Indigenous peoples from all over the country hold Salubungan vs. Martial Law, attacks on peoples

“All of Duterte’s wars are really against the people.”


MANILA – On the 100th day of the Marawi siege and martial law, Marawi survivors, Lumad, Cordillera peoples, Aetas, and national minorities from all over the country set foot in Metro Manila and met in a festive “Salubong” at the Bonifacio Shrine in Manila. With many wearing their best traditional attire, they cut a colorful picture of a motley of humanity speaking different languages but uniting under similar calls.

NCR-based people’s organizations joined them as they denounced what they described as “the US-Duterte attacks” on them and the people.

To most of the 2,500 plus Moro and indigenous peoples, the day’s “salubong” capped a nine-day journey where they braved through military checkpoints, pouring rain and blistering sun, hunger and bone-tiring movement from one place to the next, by caravan, by marching, and by boat.

Some failed to produce the martial law requirements of a “valid” ID, and were thus prevented from proceeding further. Some held days-long camp-out in various locations before getting on their way to the capital.

Their journey itself produced additional proofs why they have to bring their stories of struggle and resistance in a national Lakbayan. They reported various incidences of being waylaid, harassed, threatened on their way, discriminated against in checkpoints, kept under or threatened with surveillance and at some points even infiltrated by soldiers, “just because we are members of national minorities or bangsamoro.”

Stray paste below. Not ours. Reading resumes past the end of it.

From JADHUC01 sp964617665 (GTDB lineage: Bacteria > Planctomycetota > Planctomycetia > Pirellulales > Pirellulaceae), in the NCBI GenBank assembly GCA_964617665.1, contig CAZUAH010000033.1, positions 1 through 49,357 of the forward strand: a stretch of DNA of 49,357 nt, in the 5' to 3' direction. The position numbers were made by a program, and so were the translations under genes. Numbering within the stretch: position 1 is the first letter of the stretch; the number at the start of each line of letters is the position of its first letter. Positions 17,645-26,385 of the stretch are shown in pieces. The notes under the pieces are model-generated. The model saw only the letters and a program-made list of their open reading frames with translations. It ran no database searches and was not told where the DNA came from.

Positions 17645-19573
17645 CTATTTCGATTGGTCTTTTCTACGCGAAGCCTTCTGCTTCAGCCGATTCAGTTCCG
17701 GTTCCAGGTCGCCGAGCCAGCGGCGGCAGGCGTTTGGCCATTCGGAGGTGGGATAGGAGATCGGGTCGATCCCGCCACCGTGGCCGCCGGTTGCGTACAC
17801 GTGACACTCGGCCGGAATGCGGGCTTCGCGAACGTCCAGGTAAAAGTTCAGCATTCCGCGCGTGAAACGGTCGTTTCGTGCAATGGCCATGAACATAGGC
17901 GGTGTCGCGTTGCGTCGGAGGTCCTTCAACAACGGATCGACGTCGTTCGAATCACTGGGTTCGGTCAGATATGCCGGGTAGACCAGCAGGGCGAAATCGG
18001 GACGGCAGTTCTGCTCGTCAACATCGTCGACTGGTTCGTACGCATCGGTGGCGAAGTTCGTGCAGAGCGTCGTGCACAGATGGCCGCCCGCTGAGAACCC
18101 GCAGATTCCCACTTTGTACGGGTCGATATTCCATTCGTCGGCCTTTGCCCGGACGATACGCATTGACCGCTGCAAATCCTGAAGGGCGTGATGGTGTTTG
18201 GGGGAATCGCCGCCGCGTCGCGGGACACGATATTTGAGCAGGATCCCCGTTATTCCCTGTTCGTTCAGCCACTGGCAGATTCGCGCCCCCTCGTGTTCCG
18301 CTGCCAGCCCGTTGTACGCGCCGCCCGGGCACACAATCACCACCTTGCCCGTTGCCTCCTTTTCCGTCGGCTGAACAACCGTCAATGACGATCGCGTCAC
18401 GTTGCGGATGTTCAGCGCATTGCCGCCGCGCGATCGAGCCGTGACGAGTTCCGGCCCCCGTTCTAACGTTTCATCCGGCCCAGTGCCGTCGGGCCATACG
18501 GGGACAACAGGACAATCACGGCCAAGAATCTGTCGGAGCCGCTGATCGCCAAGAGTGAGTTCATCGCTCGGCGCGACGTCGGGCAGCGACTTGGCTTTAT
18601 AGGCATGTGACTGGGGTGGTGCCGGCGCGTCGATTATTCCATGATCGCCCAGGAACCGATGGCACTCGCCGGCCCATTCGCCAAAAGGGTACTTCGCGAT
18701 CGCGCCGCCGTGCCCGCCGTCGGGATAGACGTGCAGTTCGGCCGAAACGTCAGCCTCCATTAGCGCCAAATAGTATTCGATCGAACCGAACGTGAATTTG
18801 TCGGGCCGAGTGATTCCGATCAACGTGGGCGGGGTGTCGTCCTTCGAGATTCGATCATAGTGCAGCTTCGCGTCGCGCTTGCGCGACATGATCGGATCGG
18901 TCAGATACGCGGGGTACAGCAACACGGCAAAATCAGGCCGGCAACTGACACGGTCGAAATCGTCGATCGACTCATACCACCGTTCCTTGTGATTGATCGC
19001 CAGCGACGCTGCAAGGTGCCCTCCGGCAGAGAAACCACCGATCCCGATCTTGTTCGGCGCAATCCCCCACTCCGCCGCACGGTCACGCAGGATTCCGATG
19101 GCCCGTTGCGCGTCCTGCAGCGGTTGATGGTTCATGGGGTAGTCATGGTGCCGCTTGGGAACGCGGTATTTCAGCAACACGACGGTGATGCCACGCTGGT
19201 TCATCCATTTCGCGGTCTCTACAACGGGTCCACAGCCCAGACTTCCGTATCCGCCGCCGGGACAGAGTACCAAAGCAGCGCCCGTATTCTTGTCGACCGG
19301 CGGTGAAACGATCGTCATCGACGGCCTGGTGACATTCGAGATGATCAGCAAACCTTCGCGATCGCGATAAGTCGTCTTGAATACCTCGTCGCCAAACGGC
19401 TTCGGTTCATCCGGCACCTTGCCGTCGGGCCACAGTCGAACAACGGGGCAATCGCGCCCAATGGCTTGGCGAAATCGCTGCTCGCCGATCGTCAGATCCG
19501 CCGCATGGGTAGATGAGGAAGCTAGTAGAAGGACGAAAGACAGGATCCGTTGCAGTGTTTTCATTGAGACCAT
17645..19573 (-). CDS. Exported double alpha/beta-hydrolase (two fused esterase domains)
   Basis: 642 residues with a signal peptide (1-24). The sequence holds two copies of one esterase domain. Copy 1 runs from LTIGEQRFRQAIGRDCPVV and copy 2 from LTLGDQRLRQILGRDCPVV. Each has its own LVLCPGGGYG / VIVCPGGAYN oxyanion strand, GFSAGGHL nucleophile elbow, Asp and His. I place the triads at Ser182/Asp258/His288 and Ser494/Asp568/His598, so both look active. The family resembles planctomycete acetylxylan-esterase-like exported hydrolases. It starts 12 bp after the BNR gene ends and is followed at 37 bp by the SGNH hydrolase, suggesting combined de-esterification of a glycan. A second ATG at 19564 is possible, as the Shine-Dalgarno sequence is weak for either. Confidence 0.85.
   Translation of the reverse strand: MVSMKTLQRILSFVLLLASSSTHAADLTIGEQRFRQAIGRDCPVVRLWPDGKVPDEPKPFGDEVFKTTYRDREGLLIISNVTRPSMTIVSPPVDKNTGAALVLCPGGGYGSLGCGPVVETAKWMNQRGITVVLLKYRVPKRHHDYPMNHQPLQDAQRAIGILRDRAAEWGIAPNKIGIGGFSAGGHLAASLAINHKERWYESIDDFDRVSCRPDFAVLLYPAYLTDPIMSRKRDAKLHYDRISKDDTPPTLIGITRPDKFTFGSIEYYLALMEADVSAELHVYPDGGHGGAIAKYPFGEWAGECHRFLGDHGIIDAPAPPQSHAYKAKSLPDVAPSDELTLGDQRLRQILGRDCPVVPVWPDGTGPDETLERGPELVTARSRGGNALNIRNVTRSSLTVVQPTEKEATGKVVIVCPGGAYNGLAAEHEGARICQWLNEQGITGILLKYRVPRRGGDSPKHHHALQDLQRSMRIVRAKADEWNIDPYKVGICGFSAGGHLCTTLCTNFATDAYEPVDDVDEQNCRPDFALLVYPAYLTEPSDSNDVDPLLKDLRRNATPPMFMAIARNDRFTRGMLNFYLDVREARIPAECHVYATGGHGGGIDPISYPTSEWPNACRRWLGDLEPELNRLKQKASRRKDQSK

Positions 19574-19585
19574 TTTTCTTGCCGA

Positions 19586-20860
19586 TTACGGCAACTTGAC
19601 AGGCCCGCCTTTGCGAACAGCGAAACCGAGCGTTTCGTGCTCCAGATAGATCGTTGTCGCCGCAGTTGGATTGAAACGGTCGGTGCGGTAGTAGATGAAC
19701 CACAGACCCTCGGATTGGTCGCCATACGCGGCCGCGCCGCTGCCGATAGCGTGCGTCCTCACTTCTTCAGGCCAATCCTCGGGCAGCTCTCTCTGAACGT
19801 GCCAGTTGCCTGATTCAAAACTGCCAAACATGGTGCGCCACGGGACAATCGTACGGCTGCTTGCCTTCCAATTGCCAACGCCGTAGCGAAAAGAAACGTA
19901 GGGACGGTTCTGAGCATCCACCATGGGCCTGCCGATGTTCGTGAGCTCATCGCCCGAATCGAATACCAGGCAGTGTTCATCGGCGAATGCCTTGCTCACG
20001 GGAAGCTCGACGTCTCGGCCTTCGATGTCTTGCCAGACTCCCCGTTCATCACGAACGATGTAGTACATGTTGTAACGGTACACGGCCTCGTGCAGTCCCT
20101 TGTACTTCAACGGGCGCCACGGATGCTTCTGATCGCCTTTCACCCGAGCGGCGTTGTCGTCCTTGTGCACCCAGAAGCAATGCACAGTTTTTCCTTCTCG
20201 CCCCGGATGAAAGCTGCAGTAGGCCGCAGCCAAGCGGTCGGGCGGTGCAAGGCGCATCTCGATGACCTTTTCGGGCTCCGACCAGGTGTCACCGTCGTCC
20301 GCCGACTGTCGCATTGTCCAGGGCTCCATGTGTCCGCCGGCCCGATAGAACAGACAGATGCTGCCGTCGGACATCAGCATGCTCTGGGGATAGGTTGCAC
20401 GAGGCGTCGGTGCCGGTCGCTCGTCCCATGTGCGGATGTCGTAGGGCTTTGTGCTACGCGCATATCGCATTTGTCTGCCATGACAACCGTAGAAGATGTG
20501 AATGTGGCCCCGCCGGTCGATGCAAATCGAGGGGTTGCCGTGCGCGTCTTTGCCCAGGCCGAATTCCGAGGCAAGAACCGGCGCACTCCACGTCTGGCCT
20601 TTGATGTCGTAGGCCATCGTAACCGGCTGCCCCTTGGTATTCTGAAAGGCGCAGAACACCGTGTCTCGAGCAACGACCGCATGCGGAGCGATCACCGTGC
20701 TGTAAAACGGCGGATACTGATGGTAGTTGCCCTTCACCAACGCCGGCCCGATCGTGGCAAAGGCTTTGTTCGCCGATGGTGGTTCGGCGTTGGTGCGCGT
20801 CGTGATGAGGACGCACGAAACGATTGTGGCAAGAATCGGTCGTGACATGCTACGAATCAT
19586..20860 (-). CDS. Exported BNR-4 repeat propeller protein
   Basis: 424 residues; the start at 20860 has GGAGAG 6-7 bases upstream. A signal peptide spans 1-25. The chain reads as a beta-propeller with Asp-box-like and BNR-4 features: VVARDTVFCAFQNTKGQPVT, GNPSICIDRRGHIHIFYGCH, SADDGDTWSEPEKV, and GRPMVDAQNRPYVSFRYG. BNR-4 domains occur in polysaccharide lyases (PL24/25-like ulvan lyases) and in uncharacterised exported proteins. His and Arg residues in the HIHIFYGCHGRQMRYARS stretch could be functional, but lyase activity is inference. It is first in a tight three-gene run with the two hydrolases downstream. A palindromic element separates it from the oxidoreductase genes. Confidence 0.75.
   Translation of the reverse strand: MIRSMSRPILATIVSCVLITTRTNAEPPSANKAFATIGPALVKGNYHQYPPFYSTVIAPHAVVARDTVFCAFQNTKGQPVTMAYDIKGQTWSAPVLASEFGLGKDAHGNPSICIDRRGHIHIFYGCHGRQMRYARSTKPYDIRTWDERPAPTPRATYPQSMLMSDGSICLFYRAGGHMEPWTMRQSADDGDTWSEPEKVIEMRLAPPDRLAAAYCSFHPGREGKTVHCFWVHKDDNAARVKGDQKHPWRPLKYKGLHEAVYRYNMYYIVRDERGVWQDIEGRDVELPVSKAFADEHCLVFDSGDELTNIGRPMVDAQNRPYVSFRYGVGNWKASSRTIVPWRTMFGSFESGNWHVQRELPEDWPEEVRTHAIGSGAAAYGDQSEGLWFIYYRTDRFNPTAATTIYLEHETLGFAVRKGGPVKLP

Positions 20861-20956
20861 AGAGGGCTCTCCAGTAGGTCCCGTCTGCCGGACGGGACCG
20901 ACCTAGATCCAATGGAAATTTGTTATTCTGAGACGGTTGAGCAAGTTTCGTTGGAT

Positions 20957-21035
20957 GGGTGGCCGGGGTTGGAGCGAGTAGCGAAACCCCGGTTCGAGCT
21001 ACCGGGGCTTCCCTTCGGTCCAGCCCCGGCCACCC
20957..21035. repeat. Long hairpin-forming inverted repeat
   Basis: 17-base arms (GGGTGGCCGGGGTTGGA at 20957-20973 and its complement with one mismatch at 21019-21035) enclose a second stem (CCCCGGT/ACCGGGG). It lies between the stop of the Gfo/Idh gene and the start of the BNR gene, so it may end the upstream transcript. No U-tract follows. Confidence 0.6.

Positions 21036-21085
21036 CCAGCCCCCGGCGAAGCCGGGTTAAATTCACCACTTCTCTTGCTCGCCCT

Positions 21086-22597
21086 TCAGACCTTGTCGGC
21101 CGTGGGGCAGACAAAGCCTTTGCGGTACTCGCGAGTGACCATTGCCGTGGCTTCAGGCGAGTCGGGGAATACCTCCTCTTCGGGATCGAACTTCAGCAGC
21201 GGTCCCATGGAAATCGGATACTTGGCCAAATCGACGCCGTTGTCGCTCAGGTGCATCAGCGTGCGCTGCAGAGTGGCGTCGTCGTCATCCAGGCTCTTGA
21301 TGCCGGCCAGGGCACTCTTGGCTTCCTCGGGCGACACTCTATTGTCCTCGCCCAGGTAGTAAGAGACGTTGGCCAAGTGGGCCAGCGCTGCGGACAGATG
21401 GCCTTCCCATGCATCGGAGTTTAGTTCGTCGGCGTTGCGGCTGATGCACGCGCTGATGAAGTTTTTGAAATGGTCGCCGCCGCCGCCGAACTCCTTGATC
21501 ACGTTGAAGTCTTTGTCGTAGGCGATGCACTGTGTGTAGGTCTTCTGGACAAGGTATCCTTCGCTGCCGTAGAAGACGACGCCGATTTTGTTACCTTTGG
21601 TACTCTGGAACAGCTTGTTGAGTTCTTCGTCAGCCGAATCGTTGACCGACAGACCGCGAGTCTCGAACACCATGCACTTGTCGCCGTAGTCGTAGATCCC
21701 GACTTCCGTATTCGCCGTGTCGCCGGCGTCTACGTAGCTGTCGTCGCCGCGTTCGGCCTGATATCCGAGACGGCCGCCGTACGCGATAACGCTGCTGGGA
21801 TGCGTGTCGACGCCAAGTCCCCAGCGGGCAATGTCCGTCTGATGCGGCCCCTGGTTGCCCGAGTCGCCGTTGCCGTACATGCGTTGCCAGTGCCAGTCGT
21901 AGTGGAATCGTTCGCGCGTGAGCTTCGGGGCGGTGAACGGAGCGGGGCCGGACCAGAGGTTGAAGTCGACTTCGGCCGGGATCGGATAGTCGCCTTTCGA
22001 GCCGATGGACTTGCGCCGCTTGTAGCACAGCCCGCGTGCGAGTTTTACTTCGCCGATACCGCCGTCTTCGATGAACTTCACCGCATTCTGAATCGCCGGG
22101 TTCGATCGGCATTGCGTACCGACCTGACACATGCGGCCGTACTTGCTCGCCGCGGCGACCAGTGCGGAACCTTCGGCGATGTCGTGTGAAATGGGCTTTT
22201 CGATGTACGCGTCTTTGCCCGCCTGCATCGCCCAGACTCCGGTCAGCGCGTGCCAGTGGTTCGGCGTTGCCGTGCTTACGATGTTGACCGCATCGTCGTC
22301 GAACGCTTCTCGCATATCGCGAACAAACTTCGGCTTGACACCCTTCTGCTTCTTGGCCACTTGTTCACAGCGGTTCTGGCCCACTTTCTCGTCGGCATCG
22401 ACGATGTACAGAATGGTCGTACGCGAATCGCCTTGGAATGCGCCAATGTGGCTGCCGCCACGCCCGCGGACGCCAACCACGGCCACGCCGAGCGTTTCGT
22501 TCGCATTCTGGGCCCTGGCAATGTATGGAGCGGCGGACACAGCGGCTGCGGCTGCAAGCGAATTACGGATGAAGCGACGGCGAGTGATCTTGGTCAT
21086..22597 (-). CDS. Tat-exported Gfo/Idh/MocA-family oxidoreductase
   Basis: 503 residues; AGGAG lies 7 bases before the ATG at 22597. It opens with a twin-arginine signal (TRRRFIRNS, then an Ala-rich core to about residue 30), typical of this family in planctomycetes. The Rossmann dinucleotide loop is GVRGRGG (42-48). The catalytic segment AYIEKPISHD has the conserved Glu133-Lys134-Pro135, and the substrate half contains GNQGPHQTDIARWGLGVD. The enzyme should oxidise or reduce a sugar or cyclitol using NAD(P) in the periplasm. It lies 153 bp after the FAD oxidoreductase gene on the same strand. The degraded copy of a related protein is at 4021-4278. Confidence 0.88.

“As we were traveling to Manila, two of our kin have been killed by the Armed Forces of the Philippines,” said Jerome Succor Aba, a Moro Datu and spokesperson of Sandugo alliance of Moro and national minorities.

On August 23, a Mansaka farmer and member of Kahugpungan sa mga Mag-uuma sa Maco, Com Val (Farmers’ Federation of Maco, Com Val), Roger Timboco, was shot dead at a habal-habal terminal. He was an active supporter of the Lapanday banana plantation farmers during their land occupation campaign.

On August 27 another Lumad, Lomer Gerodia, was shot dead in Poblacion Maragusan. He was a member of a militant farmers group called Abante.

In Marawi where President Duterte and the military mainly based the declaration of martial law, the war against the alleged remnants of the Isis-inspired Maute continues to deprive the population of their homes and livelihood.

‘Duterte just worsened the people’s problems’

“President Duterte has launched many wars. The war against terrorism targeting the likes of the alleged Isis in the country. The counterinsurgency war targeting the likes of the New People’s Army, and the war on drugs, targeting mostly the poor. But all of Duterte’s wars are really against the people,” said Aba during the Salubong program at the Bonifacio Shrine.

Thousands of their fellow Moro are still unaccounted for since the bombing of Marawi on May 23. Yet, the war that resulted in the daily dropping of bombs. Aba and other Moro leaders like Amira Lidasan questioned the military excuse of pursuing the alleged Isis among Moro communities.

In the program at Mendiola Bridge (now Chino Roces), Lidasan said it is frightening to hear those who do not understand what is happening in Marawi yet say that it is okay to bomb them out, because they’re terrorists, anyway.”

“Who are you to say the Maranao people of Marawi are ‘terrorists?” said Lidasan. According to Aba, the military is mostly harming the civilians in this war and they are just pursuing their interests in the city’s land and resources.

Since the US military’s 2002 visit in the Philippines, there sprung so-called terrorists among the Muslim such as the groups ISIS, Abu Sayyaf, and Maute. Lidasan said these groups have been part of the military excuses for bombing and launching wars in their communities.

After the grand salubong in Bonifacio Shrine, the Moro and national minorities marched under the intermittent rains with supporters from NCR toward Mendiola Bridge. There they slammed the US-Duterte regime.

Their experiences, the indiscriminate bombings, forced closure and continuing threat against Lumad schools, are more than enough reasons for the minorities and the public to conclude that there is no change. In a speech, Kerlan fanagel, leader of Lumad grup Pasaka, said Duterte has not changed the people’s conditions because he is just like if not worse than any of the previous presidents. (

Share This Post